Confirmation is to be found at the site itself, I'd neglected to read the sign. This sign states that the group depicts Ascension of Christ and is called Christ and Humanity. The woman standing represents hope for salvation, whereas the seated woman is blind to this opportunity. Thus my friend is right, she is essentially Synagoga and the other woman, Ecclesia. My friend also point out this page with a picture of the group, but it appears to be in white marble; a caption says the photos were taken at an unused church some years ago but the sculpture is now at the hermitage. So the red version we see is either a copy, or it has been painted. This latter possibility seems odd to me, but is is possible One would then wonder why such a dark, earth-red hue was chosen.
Perhaps any explcit referen to Synagoga has been removed due to some interpretations of the figures as essentially anti-Semitic, although recent scholarship is apparently more nuanced.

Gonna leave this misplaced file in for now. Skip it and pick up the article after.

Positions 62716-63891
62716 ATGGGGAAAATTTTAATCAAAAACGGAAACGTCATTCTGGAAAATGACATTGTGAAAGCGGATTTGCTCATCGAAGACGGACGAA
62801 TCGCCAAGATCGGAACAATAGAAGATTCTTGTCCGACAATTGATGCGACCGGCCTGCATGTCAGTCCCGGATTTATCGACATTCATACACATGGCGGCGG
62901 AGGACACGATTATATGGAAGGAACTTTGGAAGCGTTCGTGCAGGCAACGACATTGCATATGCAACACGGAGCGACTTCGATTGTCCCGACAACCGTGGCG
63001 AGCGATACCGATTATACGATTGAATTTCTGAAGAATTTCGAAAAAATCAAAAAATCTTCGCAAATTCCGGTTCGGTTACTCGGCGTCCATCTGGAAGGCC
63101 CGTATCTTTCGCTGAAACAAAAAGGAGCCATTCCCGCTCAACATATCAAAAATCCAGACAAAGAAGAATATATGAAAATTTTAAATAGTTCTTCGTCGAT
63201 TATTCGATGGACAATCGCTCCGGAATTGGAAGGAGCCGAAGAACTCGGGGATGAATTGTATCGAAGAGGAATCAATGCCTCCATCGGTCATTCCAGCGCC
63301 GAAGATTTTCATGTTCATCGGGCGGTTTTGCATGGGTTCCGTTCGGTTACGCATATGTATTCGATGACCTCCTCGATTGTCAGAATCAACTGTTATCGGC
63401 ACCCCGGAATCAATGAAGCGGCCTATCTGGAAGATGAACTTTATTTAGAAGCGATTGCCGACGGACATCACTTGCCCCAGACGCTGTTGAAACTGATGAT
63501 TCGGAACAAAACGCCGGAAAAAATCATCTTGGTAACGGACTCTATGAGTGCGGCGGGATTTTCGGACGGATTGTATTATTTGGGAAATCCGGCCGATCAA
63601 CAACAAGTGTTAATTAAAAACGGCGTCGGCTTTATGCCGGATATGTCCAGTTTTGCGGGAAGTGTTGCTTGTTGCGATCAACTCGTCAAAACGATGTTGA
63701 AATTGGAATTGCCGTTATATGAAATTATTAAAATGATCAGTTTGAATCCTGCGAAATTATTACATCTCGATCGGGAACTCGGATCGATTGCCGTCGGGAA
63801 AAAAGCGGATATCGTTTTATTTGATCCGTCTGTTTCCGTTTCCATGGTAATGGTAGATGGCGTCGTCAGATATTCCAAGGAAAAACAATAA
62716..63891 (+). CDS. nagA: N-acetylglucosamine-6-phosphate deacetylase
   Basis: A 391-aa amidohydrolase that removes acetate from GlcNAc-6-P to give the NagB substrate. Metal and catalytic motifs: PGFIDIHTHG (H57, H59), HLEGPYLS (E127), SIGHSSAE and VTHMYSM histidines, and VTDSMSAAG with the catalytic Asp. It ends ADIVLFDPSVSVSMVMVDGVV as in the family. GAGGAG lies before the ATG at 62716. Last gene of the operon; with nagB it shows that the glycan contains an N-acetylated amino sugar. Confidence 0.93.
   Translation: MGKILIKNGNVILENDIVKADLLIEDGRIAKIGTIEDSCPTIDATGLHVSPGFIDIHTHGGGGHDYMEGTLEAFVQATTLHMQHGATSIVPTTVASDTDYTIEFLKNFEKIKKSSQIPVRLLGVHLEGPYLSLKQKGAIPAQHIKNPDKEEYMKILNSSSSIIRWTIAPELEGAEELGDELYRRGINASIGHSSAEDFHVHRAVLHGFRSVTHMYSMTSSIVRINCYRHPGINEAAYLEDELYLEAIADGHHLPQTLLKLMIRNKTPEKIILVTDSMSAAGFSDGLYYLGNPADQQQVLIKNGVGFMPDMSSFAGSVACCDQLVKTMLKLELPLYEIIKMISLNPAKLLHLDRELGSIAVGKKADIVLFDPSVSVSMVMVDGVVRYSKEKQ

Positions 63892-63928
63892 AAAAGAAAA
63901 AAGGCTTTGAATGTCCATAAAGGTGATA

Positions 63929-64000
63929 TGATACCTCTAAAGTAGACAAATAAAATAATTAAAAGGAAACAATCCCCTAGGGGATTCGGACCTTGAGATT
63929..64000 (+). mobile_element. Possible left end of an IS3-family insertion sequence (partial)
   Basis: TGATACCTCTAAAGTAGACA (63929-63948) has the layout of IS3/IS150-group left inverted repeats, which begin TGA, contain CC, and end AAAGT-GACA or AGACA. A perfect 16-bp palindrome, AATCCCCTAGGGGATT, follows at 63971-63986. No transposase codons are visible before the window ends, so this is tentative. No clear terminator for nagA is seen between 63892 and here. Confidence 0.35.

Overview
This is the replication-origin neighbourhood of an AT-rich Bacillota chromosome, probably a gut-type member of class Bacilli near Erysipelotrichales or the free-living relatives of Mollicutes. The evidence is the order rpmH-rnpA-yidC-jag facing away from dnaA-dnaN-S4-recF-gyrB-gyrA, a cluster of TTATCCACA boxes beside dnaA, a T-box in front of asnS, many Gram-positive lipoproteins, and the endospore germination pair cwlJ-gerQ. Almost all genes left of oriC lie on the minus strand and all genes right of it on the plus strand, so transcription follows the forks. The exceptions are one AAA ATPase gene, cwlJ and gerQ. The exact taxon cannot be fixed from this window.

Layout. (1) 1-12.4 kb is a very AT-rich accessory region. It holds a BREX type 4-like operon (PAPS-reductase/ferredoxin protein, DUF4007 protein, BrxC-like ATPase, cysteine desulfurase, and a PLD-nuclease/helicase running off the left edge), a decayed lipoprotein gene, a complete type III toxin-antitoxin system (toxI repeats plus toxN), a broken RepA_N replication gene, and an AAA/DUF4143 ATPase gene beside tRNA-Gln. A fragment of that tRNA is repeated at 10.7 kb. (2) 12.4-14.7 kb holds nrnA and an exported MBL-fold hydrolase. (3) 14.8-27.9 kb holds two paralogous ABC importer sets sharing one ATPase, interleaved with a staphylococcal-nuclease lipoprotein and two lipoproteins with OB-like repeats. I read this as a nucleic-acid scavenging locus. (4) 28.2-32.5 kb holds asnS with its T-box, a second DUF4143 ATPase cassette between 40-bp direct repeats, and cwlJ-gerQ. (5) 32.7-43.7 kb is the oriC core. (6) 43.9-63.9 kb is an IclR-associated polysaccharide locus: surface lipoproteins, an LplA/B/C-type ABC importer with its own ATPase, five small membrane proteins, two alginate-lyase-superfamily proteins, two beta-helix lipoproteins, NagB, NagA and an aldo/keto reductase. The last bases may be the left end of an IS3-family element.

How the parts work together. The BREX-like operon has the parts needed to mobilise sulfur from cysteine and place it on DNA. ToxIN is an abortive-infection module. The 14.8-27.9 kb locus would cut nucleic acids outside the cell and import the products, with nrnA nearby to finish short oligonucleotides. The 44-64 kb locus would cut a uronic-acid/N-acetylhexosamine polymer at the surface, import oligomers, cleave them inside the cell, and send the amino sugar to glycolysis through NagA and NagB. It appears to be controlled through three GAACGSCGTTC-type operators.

The ensemble was a gift of local sculptor G.A. Grouille, not an especially common name and not usual for this area. The verb grouiller, which I came across looking for the name, means to be full of something or to swarm. Thinking I might have a pseudonym, I looked for clues in the name, but it doesn't help much. It is a real name though, I just can't seem to find any other references to the artist.
I also recall that there was a Sator Square carved into a stone in a chapel at the hermitage. This kind of word square is pre-Christian and consists of a series of five words written on a grid. Is is a palindromic acrostic. Best thing is to follow the link and see it for yourself. Needless to say, this kind of wordplay would have appealed to Boudet, or to de Sède. Ostensibly it is Latin, but one of the words, "Arepo", may be Celtic in origin. That would certainly have interested Boudet. Could he have placed it there? The possible translations that have been proposed include "The farmer Arepo has [as] works wheels [a plough]" and "The sower holds the works and wheels by means of water." This seems to relate to elemnts of the Marceille legend and the Sator Square is believed to have magical uses, including putting out fires, which just happens to be one of the properties of Notre dame de Marceille.